A contentious proposal to form a parliamentary committee to investigate Supreme Court Justices’ alleged conflicts of interest was rejected by the Knesset Wednesday, after deepening a rift within the unity coalition.
Forty-three lawmakers voted in favor of Yamina MK Bezalel Smotrich’s proposal, while 54 voted against it.
Prime Minister Benjamin Netanyahu and a number of Likud lawmakers were not present for the vote on the proposal, despite the party’s backing for it. Defense Minister Benny Gantz, whose Blue and White party strongly opposed the measure, was also absent, as he is in quarantine after exposure to a COVID-19 carrier. Gantz later castigated Likud for forcing the Knesset to devote time to what he called “political games.”
Under the Netanyahu-Gantz coalition deal, the sides are not supposed to promote contentious legislation without their joint consent, and the Likud-backed effort to push through the proposal to investigate the justices, bitterly opposed by Blue and White, could potentially have led to the collapse of the government a mere two months after it was established.
Earlier Wednesday, the Likud threw its support behind the opposition bid, sparking another crisis with its top coalition partner, Blue and White. Coalition whip MK Miki Zohar said on Twitter that the ruling party would back the proposal.
But Yamina, in a statement after the proposal fell in the plenum, accused Netanyahu and Shas leader Aryeh Deri of sabotaging the move, noting that 13 lawmakers from Likud and Shas were absent from the vote.
“Don’t tell us anymore that you’re really in favor of reforming the legal system,” it scoffed in a statement directed at Netanyahu and Deri.
Netanyahu and Likud have intensified their rhetoric against the justice system over the past few months as the premier has gone on trial for bribery, fraud and breach of trust. The prime minister denies the charges against him, alleging an “attempted coup” involving the opposition, the media, the police and the state prosecution.
Many on the right have been critical of the top court and issued calls in recent years to rein in its power with Knesset legislation.
The centrist Blue and White party has repeatedly vowed to protect the judiciary, and Justice Minister Avi Nissenkorn said he wouldn’t allow the commission of inquiry to be formed.
“Voting for the formation of a commission of inquiry for judges is a declaration of war on Israeli democracy,” Blue and White said in a statement before the vote.
Nissenkorn tweeted earlier: “Israel has a million unemployed people and every day more than 1,000 new coronavirus patients are diagnosed, but for some, the most urgent thing right now is to destroy the rule of law.”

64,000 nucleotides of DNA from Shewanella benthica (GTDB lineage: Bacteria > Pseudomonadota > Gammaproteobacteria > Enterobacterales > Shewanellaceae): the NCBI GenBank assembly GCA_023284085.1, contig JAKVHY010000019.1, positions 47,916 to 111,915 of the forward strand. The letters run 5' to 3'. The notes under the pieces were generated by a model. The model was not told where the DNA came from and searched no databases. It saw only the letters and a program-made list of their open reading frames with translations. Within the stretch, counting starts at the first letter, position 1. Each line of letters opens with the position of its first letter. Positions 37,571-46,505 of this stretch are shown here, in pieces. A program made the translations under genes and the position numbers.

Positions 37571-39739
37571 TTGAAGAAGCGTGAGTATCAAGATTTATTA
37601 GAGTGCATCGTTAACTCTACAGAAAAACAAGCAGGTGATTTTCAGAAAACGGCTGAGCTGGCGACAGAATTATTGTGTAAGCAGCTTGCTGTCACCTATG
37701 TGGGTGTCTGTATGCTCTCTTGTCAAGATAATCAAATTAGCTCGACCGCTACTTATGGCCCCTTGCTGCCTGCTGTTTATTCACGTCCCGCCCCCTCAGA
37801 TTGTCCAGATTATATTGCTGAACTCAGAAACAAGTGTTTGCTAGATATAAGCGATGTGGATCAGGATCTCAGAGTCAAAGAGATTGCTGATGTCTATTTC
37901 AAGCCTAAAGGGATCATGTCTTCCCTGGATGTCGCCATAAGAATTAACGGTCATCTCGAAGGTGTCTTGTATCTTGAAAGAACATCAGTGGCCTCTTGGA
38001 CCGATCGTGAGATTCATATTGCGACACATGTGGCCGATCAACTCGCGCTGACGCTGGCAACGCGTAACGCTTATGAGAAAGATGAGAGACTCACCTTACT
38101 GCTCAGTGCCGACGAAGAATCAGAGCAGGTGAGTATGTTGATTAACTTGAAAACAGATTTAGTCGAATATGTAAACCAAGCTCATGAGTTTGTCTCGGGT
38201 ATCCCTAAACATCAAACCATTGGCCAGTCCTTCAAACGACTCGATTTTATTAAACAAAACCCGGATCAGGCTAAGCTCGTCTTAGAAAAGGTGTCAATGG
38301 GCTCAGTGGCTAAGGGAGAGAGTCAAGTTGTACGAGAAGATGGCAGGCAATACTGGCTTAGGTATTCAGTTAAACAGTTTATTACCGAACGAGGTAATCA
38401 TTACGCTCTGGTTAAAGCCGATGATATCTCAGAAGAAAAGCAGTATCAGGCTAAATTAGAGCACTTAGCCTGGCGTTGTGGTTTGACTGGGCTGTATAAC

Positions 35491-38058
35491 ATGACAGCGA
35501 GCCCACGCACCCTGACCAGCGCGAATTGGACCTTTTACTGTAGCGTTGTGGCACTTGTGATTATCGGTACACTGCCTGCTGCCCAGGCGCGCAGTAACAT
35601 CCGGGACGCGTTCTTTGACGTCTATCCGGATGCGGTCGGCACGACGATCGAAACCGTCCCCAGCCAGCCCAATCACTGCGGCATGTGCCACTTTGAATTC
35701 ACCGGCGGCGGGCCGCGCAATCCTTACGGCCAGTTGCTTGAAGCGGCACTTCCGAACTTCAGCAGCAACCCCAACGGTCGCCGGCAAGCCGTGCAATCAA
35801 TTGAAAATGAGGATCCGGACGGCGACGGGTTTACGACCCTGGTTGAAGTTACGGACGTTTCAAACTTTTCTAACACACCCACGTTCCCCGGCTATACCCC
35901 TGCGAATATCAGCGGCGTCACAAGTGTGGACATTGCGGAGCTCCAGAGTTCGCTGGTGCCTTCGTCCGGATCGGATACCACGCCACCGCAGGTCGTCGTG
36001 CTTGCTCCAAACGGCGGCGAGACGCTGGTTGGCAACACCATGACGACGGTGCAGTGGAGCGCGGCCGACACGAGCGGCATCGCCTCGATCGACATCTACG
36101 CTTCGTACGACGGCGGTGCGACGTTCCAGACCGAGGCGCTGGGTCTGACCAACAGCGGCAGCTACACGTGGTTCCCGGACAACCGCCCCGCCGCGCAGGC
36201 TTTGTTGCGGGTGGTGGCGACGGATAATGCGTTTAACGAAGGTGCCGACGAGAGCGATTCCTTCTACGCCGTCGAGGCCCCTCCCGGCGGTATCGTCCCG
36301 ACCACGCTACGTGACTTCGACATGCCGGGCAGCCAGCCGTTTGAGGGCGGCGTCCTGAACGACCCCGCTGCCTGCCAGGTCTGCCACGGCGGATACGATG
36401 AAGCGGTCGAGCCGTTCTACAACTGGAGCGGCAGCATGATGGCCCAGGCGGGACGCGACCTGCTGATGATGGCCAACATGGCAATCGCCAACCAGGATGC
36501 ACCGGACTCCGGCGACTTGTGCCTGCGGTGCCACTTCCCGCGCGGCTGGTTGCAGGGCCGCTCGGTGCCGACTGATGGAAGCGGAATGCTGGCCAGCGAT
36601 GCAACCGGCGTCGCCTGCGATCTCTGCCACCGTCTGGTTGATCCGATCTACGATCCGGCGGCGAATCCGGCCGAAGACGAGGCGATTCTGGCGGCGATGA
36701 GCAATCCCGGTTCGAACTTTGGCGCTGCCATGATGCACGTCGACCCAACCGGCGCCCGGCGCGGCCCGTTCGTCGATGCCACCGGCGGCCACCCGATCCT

Sources in the party were quoted by Hebrew-language media as saying that if Likud voted in favor of the move, Blue and White would support creating a commission of inquiry into the so-called submarine scandal.
That is a reference to a wide-scale corruption case in which Netanyahu has been ruled out as a suspect, though his opponents claim that new evidence reported last year justify the case being reopened.
Opposition leader Yair Lapid said the proposal to form a commission of inquiry into the scandal, known as Case 3000, would be raised next week.
After campaigning to replace Netanyahu for three elections, Gantz decided in April to join forces with the premier. Under their power-sharing coalition deal, Gantz will replace Netanyahu as prime minister in November 2021. It stipulates that on most government matters, decisions will be made with both Likud’s and Blue and White’s approval.
The current dispute, like several other public feuds between the parties, threatened to bring an early end to the political partnership and see fresh elections called, which would be the fourth since April 2019, with sources reportedly saying Netanyahu is looking for a pretext to dissolve the government.
The developments followed a series of investigative reports by Maariv reporter Kalman Libeskind throughout May and June, arguing that various Supreme Court judges had overseen cases in which they appeared to be in conflict of interest.
Justices, including Chief Justice Esther Hayut as well as Uzi Vogelman, Meir Mazuz and others, allegedly removed certain people and issues from the list of their conflicts of interest, oversaw a case related to that person or matter, and then added them back to the list.
The judges rejected the accusations, saying the issues in question had been struck from the list for valid reasons.
Following those reports, the judiciary decided last month to make public the full list of conflicts of interest for Supreme Court judges.
After that release, the Haaretz daily reported more instances in which the justices officiated in cases where they appeared to be in conflict of interest.
Smotrich and his party on Tuesday filed a Knesset motion to create a state commission of inquiry to investigate the matter.
Though Yamina ended up not joining the coalition, accusing Netanyahu of disregarding it in coalition talks and not offering it sufficient ministerial portfolios, the right-wing party remains supportive of Netanyahu’s push for reforms in the justice system.
It argues that the Supreme Court judges are liberal, activist and willing to interpret the written law in a way that justifies intervening in the Knesset’s work.
“Over the last few weeks, a series of investigative reports was published, revealing an unacceptable situation of severe conflicts of interest among Supreme Court judges, who sit in cases involving sides or lawyers with connections to them,” the Yamina motion said.
“What is even more concerning than the reports is the outrageous responses by the judges, which attest to lack of understanding, not to say denial, of how problematic it is and to unwillingness to fix it.”